UNKNOWN LETTER OF ST. SILOUAN ABOUT TRANSCARPATHIAN MONKS DISCOVERED ON MT. ATHOS
The Transcarpathian monks who inhabited St. Panteleimon’s Monastery in the early 20th century were full of joy and the grace of God, wrote St. Silouan the Athonite in a newly-discovered letter.
According to Sergei Shumilo, the Director of the International Institute of the Athonite Legacy, a previously-unknown original letter of St. Silouan, dated April 16, 1934, has been discovered in the archives of the Russian St. Panteleimon’s Monastery.
In the letter, the great 20th-century saint describes the Transcarpathian monks and novices who joined the monastery in the 1920s and 30s, who later saved the monastery from total decline in the 60s and 70s.
As Shumilo notes, the letter of the famous Athonite elder is an important testimony to the close ties between Transcarpathia and Mt. Athos in the 20th century.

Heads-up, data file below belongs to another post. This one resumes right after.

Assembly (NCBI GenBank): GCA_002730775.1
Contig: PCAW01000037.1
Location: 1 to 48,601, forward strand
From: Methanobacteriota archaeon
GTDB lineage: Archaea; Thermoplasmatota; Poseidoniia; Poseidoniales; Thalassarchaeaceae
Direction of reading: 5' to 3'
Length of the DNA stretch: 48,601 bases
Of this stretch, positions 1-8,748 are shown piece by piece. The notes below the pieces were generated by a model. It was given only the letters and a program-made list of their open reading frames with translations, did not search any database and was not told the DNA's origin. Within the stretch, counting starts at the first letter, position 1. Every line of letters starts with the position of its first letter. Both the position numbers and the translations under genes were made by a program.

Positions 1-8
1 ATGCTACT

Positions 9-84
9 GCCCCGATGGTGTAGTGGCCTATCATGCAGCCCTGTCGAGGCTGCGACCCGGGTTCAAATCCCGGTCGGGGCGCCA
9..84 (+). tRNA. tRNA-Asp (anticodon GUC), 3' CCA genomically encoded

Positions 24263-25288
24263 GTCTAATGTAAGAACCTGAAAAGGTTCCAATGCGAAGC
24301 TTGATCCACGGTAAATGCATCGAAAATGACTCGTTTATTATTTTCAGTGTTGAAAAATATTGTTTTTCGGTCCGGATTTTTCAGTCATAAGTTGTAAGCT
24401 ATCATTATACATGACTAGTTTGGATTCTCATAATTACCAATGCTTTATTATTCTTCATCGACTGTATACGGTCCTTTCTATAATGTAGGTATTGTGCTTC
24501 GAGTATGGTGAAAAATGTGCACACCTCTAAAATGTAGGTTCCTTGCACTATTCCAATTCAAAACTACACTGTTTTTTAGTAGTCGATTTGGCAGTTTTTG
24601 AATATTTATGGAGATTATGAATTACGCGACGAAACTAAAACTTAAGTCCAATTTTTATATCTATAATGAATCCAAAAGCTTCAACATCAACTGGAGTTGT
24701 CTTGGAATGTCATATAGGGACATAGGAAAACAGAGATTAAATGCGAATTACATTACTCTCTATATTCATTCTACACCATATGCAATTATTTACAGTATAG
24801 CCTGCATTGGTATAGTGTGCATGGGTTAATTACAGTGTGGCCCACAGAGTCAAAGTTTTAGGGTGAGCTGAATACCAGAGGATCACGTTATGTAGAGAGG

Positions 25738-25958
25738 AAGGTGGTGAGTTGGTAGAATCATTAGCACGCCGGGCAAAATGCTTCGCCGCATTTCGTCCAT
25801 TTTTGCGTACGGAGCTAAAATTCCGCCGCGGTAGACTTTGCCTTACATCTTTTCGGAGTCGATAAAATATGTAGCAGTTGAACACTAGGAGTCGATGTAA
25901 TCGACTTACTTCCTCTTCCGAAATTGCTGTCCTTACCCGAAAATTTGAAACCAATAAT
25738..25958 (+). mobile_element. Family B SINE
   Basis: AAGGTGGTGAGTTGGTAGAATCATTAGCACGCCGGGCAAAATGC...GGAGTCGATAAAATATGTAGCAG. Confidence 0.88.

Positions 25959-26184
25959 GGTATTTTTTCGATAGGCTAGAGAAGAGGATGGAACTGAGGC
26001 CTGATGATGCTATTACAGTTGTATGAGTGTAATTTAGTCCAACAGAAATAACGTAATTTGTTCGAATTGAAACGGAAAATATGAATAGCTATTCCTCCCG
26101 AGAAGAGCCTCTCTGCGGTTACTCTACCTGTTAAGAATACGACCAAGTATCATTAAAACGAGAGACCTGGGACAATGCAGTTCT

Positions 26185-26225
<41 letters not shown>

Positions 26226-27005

“It is a valuable addition to the book that we are preparing now on the basis of archival sources about Transcarpathians on Mt. Athos, which should be presented in Uzhgorod on November 6 during the international ‘Transcarpathia and Athos: Spiritual-Cultural Connections’ conference (for the 120th anniversary of the birth of Hieroschemamonk Avvakum (Vakarov) [a spiritual child of Sts. Silouan and Alexei (Kabaliuk)—OC.com],” Shumilo explained.
The director published a quote from the newly-discovered letter on his Facebook page: “The Carpathians really flourish and live well here. I thank God for them very much, that He sent them to us to glorify the Lord. When they come to me, I say to them: How the Lord loves you and brought you to the Holy Mountain, where all the roads are trodden by the prayers of the saints and how the Mother of God loves Holy Mt. Athos. They just sit and smile, without joy in their hearts, and the grace of God visibly comforts them.”
In May, Shumilo reported that he had uncovered previously-unknown archival documents that shed light on the asceticism and trials that St. Lawrence of Chernigov endured.
In March 2017, Shumilo reported on the discovery of the relics of the Athonite elder Anikita (Prince Shirinskii-Shikhmatova, 1783-1837), which had been lost for 25 years.